Middleburg Academy Forging a Collaborative Curriculum

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By Leonard Shapiro, Middleburg Life
Earlier this fall, Middleburg Academy Head of School Colley Bell wanted to see for himself exactly what all the student buzz was about when he decided to walk over to the cam­pus's latest innovative "classroom." 
He'd heard many of them anima­tedly chattering about the experience they'd had working with art instructor Stephen Rueckert on one of two forges set up in a large converted storage area. 

Rueckert was teaching his charges how to manipulate a glowing hunk of metal that had been heated to 1,500 red--hot degrees on one of two forges-one coal-fired, the other fu­eled by propane. The students would learn how to bend it, twist it and eventually shape it into something that might even be used on another building project at the school. 

"The kids were all talking about it," Bell said. "And after I tried it my­self, I knew why. When you feel that metal bend, something really hap­pens to you. It's quite amazing. Now all the students want to try it. They want to start a forge club." 

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Rueckert, now in his second year on the Middleburg Academy faculty, learned how to use a forge many years ago when he was a student at the Rhode Island School of Design. He spent his first 20 years after college as a full-time artist living in Brooklyn before he went back to school at age 40 to earn a Masters of Fine Arts de­gree from Brooklyn College. 

A widely-acclaimed sculptor, his work can be found in the permanent collection of Metropolitan Museum of Art in New York and The Brook­lyn Museum and has been featured in publications such as Art Forum, the New York Times, Washington Post and The New Scientist.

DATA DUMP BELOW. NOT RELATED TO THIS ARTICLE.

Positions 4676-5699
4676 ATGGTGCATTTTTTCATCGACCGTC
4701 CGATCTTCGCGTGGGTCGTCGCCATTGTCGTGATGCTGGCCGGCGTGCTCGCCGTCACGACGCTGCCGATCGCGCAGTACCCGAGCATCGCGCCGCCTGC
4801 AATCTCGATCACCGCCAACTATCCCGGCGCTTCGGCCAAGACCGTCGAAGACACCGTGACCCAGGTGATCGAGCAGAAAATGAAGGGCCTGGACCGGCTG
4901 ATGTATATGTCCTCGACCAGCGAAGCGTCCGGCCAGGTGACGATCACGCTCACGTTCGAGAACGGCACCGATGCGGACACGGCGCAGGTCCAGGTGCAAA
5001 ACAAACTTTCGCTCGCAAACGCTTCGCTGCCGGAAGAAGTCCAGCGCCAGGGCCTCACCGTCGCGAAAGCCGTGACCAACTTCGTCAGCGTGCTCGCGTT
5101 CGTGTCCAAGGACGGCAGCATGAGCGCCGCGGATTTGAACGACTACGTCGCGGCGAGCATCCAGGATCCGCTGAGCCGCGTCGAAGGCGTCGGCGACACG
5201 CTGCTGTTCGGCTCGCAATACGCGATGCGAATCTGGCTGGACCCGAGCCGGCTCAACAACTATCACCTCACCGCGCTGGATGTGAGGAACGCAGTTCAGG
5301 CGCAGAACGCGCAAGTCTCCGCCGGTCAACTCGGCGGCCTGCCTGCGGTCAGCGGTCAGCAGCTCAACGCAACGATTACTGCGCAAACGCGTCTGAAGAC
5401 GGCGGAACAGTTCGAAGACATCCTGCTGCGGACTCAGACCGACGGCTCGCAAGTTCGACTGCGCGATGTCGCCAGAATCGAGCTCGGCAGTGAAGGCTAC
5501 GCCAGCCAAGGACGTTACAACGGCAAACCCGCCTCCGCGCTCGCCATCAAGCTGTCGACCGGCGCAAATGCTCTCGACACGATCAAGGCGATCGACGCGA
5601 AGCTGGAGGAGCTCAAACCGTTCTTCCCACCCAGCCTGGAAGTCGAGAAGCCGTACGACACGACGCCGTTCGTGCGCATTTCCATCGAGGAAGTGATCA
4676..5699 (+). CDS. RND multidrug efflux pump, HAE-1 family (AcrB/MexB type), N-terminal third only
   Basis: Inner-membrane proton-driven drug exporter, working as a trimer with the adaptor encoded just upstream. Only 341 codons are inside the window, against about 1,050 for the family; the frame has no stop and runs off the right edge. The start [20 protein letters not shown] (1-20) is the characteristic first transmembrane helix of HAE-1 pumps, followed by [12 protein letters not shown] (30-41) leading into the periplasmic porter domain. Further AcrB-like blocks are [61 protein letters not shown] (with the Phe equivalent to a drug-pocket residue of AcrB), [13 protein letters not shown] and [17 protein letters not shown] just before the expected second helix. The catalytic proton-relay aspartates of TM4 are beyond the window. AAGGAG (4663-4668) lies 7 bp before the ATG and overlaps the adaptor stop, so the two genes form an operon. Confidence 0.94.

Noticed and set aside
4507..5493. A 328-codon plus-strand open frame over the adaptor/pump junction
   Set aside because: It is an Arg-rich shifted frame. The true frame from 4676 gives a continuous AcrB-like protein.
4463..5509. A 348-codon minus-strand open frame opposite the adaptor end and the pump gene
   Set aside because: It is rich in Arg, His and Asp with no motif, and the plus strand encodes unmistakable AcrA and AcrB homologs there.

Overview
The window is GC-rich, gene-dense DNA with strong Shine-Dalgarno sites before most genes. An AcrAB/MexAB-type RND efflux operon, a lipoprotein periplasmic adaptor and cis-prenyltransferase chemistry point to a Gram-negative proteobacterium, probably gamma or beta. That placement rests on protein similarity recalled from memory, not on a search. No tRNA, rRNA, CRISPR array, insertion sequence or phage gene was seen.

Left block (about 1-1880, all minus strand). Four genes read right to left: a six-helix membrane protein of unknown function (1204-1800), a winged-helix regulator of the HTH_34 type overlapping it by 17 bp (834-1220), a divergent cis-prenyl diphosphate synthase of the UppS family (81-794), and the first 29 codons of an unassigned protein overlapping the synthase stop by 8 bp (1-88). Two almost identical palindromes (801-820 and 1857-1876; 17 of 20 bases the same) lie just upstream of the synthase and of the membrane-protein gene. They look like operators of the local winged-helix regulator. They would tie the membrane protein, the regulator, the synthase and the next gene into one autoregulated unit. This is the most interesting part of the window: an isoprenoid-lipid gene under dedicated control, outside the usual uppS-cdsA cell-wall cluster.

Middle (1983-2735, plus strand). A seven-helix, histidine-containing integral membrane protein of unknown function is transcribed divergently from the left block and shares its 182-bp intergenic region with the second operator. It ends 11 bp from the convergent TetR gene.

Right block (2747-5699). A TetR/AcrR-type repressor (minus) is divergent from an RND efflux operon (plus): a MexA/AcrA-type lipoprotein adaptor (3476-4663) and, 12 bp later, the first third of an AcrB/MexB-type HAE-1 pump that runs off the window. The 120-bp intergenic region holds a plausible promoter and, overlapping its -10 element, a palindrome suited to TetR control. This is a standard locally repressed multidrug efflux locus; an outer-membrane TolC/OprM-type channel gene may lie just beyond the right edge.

New York City school system before moving south, where he taught at St. Albans in Washington before chang­ing venues to Middleburg Academy. He was brought on board to help Bell and other faculty members figure out a way to boost the school's STEM programs (science, technology, engi­neering and math) with a healthy infusion of the arts and humanities. Make that STEAM, with an equal emphasis on the A, as in arts. 

The school also is implementing another acronym - MOCHA - which stands for Make One Con­nection Happen-Arts, Academics, and Athletics. The primary goal, ac­cording to the school's description of the program, "is to encourage every teacher to reach out across the cur­riculum to partner, collaborate and make at last one teaching connection happen every semester." 

Rueckert is heavily involved in helping to coordinate that effort, and he's also a firm believer in employ­ing a hands-on approach to his own teaching. 

"If you're going to be an engineer," Rueckert said, "you should know what it takes to bend a piece of steel. It helps you understand how things get made. Many engineering schools are getting the bright kids., but many of them don't have that hands-on ex­perience, which to me would seem to be so important." 

There's also another useful benefit to the forge work, along with other practical skills Smith is teaching his students, including welding and glass making. 

Middleburg Academy is embark­ing on a project to restore a stable complex built in 1910 that hasn't been used in years and nearly had its roof collapse in a major hail storm in May, 2016. Students will be using the forg­es to make replicas of original handles on the stable doors, and they're learn­ing basic woodworking and how to etch glass windows that also will be used in the stable renovation. 
The stable's eventual residents­horses-will also be part of the first S in STEAM, as in the science cur­riculum. 

"To me, it's all about the balance between science and the humani­ties," he said. "It's a collaboration across the whole curriculum-Latin and and science, math and science, art and engineering. There are just so many possibilities. You want to show them how to use the tools and use their imaginations. 'Il1at's my joy-getting them to use their cre­ativity and their imagination."